- 28th July 2020
- Posted by: Calum Risbridger
- Category: News
We live in unprecedented times. This article explores the importance of sleep for children and teenagers together with some challenges presented to young people by the unique conditions of the coronavirus pandemic.
Youths may have trouble with learning and social development if their sleep is inadequate. Sleep deprivation impairs decision making and reduces attention and memory. Lynelle Schneeberg, assistant professor at Yale School of Medicine, states that “Sleep deprived kids have more behavioural problems, more academic problems, more health problems, more risk-taking behaviours, and more anxiety and mood related problems. […] Sleep deprived kids have more sleep terrors, nightmares, sleepwalking, and bedwetting.”
Jessica Brown, expert in paediatric sleep medicine at Our Lady of the Lake Children’s Health facility in Louisiana, identifies the problems resulting from insufficient sleep as including obesity, high blood pressure, heart disease, stroke, irregular heartbeat and diabetes. Susan Malone, senior research scientist at NYU Rory Meyers College of Nursing in New York, underlines its association with self-harm and suicide among teenagers.
The biggest change wrought for young people by lockdown is missing school, out-of-school activities and meeting friends. Without the anchor of the school day, youths are going to bed later and getting up later. Lying in has become prevalent and parents are struggling to keep children’s and teenagers’ sleep on track. Adhering to a routine of sleeping and waking times is essential to preventing sleep disruption. Not having a regular routine, together with anxiety, is causing a late sleep phase among youths. The one upside of this delay in bedtime schedules is that it actually benefits teenagers because it’s more in line with their later body clock or circadian rhythm. A significant minority of children are also sleeping for longer than before. Nevertheless, these changes may make it more difficult to reset their routines when the school term resumes.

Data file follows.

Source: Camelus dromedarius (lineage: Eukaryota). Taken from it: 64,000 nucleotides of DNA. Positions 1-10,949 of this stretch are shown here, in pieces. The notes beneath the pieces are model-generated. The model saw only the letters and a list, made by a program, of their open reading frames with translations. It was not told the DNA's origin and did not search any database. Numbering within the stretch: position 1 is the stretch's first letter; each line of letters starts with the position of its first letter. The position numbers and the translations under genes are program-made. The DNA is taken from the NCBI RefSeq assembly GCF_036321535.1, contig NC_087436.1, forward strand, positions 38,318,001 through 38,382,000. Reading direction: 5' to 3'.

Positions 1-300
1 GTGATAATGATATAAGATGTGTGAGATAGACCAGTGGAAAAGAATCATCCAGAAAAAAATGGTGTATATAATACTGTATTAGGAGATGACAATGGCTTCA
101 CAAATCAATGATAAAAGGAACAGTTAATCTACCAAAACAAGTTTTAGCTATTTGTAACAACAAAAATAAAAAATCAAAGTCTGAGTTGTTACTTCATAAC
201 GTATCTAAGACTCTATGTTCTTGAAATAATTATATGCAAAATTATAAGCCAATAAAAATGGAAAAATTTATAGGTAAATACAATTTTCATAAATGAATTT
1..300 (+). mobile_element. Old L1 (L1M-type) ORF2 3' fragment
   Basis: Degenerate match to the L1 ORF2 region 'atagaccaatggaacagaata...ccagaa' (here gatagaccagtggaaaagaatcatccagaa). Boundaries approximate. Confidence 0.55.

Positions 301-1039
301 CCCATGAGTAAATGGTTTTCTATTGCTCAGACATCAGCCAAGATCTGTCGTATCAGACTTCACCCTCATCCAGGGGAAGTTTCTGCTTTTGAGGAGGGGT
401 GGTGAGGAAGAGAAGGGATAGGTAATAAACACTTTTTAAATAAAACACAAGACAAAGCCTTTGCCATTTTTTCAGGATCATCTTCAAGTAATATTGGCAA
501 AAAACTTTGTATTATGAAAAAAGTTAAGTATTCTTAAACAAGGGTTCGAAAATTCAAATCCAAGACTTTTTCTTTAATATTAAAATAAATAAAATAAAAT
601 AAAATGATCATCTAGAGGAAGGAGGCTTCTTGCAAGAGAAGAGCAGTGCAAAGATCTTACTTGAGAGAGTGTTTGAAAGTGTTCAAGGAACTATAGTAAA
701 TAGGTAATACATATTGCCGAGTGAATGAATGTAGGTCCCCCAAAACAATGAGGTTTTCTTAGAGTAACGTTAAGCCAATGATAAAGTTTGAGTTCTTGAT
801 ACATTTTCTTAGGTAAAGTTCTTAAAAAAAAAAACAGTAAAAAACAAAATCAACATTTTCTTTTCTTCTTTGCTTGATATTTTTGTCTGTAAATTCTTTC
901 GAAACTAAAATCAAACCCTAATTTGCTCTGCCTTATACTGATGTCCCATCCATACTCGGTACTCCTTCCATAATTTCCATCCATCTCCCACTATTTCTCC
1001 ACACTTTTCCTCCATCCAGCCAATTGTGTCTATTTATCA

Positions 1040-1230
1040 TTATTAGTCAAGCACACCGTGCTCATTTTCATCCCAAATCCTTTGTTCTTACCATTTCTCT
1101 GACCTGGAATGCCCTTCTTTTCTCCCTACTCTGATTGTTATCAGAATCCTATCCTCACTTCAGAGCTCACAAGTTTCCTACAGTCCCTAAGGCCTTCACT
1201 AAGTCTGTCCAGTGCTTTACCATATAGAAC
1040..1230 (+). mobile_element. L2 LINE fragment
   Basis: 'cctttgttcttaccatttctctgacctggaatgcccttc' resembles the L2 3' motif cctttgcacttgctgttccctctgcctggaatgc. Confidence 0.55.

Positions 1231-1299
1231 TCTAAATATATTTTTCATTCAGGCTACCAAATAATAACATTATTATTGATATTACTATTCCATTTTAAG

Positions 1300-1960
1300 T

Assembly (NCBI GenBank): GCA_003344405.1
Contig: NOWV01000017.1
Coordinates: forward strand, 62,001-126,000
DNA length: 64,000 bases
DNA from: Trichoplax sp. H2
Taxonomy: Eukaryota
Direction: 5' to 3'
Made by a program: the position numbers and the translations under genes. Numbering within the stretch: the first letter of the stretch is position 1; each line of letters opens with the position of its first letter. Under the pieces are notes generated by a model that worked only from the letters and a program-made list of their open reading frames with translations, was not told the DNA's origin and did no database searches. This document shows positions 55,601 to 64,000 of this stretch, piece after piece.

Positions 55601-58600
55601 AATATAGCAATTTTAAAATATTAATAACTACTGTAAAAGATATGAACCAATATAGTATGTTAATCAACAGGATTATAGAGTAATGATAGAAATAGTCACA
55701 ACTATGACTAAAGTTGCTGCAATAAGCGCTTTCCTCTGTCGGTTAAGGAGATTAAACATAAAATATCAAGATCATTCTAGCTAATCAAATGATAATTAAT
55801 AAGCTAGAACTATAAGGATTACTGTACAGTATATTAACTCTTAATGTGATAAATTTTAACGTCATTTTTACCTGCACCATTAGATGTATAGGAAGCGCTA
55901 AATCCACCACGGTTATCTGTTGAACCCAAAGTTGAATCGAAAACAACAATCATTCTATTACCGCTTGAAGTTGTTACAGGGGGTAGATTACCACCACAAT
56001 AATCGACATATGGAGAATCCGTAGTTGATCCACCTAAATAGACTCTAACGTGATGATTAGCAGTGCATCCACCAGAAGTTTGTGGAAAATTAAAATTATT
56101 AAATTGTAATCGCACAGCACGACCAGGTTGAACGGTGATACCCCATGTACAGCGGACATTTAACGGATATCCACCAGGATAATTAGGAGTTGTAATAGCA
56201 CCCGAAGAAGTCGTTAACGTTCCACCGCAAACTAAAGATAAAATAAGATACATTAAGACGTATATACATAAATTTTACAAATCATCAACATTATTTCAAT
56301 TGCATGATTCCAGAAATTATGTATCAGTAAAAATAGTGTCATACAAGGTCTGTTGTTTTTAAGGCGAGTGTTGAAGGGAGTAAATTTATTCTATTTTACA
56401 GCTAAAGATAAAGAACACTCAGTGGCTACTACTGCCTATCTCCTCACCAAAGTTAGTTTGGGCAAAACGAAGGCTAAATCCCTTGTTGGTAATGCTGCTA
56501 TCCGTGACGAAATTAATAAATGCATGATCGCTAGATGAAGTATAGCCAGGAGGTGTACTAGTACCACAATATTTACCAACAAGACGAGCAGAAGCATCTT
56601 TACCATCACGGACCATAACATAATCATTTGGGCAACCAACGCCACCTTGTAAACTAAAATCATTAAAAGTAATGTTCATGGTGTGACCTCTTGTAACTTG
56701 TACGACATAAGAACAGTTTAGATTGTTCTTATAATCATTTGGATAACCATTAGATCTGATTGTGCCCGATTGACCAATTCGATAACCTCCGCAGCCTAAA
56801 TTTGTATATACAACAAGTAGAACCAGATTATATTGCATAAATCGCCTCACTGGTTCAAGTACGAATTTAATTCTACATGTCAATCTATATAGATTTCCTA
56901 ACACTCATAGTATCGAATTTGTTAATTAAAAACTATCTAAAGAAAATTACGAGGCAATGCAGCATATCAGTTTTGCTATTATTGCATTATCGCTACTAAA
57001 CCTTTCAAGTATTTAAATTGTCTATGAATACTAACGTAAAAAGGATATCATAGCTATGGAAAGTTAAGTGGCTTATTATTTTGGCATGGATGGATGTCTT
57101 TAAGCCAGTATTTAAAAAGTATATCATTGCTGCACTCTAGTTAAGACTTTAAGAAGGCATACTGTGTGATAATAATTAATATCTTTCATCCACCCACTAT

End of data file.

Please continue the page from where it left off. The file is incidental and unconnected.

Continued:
Time on technology has also spiked. Kids were already exceeding the World Health Organisation’s guidelines on screen time before the pandemic, but since social distancing came into effect, families’ screen time rules have been relaxed. Consuming or creating content on social media stimulates the wake centres in the brain, thereby inhibiting sleep. Portable devices are largely responsible for sleep deprivation in teenagers, mainly because they’re now part of their social lives and can be brought into bedrooms and even beds. There is research to suggest that protracted screen time for teens is linked to mental health problems such as anxiety and depression.
The nature of the family unit is such that these problems exist in dialogue with those of parents. Parents are finding it much harder to stay asleep, while those without children are faring better. Their parenting is also impaired as a result of disrupted sleep impacting their ability to function and the pandemic making it more difficult to impose and maintain boundaries and routines. For an analysis of how the pandemic is affecting adults’ sleep, please see here. You can also get more information on our courses and related materials by subscribing to our newsletter.